Using a novel approach for mining clinical data for pharmacovigilance, we queried over 16 million clinical documents on 2.9 million individuals to examine whether PPI usage was associated with cardiovascular risk in the general population.
In multiple data sources, we found gastroesophageal reflux disease (GERD) patients exposed to PPIs to have a 1.16 fold increased association (95% CI 1.09-1.24) with myocardial infarction (MI). Survival analysis in a prospective cohort found a two-fold (HR = 2.00; 95% CI 1.07-3.78; P = 0.031) increase in association with cardiovascular mortality. We found that this association exists regardless of clopidogrel use. We also found that H2 blockers, an alternate treatment for GERD, were not associated with increased cardiovascular risk; had they been in place, such pharmacovigilance algorithms could have flagged this risk as early as the year 2000.
Consistent with our pre-clinical findings that PPIs may adversely impact vascular function, our data-mining study supports the association of PPI exposure with risk for MI in the general population. These data provide an example of how a combination of experimental studies and data-mining approaches can be applied to prioritize drug safety signals for further investigation.
Laryngopharyngeal reflux (LPR) is an extraesophageal manifestation of gastroesophageal reflux disease (GERD). With the increase of GERD patients, the importance of LPR is acknowledged widely. However, the pathophysiology of LPR is not understood completely and the diagnostic criteria for LPR remain controversial. Unfortunately, a gold standard diagnostic test for reflux laryngitis is not available. Recently, an experimental animal model for reflux laryngitis was developed to investigate the pathophysiology of reflux laryngitis. An empirical trial of lifestyle modification and proton pump inhibitor therapy is a reasonable approach for LPR symptoms. Alternatives after failure with aggressive medical treatment are limited and multichannel intraluminal impedance and pH monitoring is currently the best alternative to detect nonacid reflux. Additional prospective and evidence-based research is anticipated.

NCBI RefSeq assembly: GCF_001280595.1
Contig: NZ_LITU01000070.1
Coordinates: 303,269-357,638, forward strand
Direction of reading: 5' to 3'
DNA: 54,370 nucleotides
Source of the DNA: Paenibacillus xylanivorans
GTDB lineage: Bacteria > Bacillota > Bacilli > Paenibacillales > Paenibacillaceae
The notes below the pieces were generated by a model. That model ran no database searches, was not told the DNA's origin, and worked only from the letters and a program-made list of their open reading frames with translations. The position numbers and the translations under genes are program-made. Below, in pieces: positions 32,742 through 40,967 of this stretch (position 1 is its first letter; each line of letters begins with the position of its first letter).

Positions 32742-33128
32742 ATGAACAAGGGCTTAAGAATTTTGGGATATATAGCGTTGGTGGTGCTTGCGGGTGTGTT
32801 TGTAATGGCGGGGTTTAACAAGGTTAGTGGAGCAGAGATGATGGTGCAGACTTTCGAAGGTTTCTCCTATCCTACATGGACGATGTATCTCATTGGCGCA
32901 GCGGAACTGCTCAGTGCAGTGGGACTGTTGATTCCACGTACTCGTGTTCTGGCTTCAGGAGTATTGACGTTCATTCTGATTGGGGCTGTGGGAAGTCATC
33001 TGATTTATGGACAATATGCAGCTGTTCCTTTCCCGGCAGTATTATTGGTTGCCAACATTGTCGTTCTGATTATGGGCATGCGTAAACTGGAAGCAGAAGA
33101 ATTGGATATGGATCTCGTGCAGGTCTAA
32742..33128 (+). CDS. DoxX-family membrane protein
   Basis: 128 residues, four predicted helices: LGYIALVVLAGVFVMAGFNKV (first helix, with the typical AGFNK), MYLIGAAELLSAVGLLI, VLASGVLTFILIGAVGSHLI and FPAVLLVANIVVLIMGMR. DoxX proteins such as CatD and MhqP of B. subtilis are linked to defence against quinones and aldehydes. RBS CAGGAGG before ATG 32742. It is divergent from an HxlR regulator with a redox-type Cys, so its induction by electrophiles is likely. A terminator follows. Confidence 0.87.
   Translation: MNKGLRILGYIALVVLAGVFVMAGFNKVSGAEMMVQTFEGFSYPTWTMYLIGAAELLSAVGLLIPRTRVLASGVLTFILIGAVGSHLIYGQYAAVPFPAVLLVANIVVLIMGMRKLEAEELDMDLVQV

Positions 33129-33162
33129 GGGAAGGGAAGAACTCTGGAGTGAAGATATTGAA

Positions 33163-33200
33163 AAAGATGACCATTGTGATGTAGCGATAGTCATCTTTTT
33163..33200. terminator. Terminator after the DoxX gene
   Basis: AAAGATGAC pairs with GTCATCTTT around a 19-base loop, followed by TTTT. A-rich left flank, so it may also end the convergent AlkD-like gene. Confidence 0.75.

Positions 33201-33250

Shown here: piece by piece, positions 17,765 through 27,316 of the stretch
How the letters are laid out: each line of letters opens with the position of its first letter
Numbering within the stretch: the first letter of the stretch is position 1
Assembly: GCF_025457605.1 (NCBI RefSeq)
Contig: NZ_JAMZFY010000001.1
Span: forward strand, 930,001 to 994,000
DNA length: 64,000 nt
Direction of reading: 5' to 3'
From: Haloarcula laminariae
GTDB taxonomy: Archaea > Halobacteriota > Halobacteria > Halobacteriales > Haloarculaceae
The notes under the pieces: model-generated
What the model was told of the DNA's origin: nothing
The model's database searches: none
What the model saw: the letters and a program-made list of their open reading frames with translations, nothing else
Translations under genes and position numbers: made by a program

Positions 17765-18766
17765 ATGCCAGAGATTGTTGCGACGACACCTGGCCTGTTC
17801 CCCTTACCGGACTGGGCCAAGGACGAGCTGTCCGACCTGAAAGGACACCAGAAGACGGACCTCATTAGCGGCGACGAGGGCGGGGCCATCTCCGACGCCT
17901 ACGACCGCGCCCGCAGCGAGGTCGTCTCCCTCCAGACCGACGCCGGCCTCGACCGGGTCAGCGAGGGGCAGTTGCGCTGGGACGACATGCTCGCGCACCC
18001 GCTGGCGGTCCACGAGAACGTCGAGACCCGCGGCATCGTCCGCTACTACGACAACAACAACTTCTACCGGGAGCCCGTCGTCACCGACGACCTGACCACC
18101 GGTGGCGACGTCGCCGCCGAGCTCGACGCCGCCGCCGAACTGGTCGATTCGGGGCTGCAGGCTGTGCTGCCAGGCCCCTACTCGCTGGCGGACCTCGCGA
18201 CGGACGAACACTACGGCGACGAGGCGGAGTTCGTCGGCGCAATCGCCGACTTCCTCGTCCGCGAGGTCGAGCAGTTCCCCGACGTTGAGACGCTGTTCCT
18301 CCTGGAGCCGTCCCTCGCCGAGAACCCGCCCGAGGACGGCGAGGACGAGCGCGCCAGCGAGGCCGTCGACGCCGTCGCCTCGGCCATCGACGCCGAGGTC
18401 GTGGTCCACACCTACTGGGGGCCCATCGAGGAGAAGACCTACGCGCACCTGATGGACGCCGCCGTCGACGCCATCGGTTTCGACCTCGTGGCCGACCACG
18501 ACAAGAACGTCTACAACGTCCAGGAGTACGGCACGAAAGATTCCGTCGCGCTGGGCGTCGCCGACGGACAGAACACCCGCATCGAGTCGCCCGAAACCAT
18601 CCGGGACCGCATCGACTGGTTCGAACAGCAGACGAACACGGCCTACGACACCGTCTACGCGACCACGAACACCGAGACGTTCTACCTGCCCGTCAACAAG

Laryngopharyngeal reflux is defined as the reflux of gastric content into larynx and pharynx. A large number of data suggest the growing prevalence of laryngopharyngeal symptoms in patients with gastroesophageal reflux disease. However, laryngopharyngeal reflux is a multifactorial syndrome and gastroesophageal reflux disease is not the only cause involved in its pathogenesis. Current critical issues in diagnosing laryngopharyngeal reflux are many nonspecific laryngeal symptoms and signs, and poor sensitivity and specificity of all currently available diagnostic tests. Although it is a pragmatic clinical strategy to start with empiric trials of proton pump inhibitors, many patients with suspected laryngopharyngeal reflux have persistent symptoms despite maximal acid suppression therapy. Overall, there are scant conflicting results to assess the effect of reflux treatments (including dietary and lifestyle modification, medical treatment, antireflux surgery) on laryngopharyngeal reflux. The present review is aimed at critically discussing the current treatment options in patients with laryngopharyngeal reflux, and provides a perspective on the development of new therapies.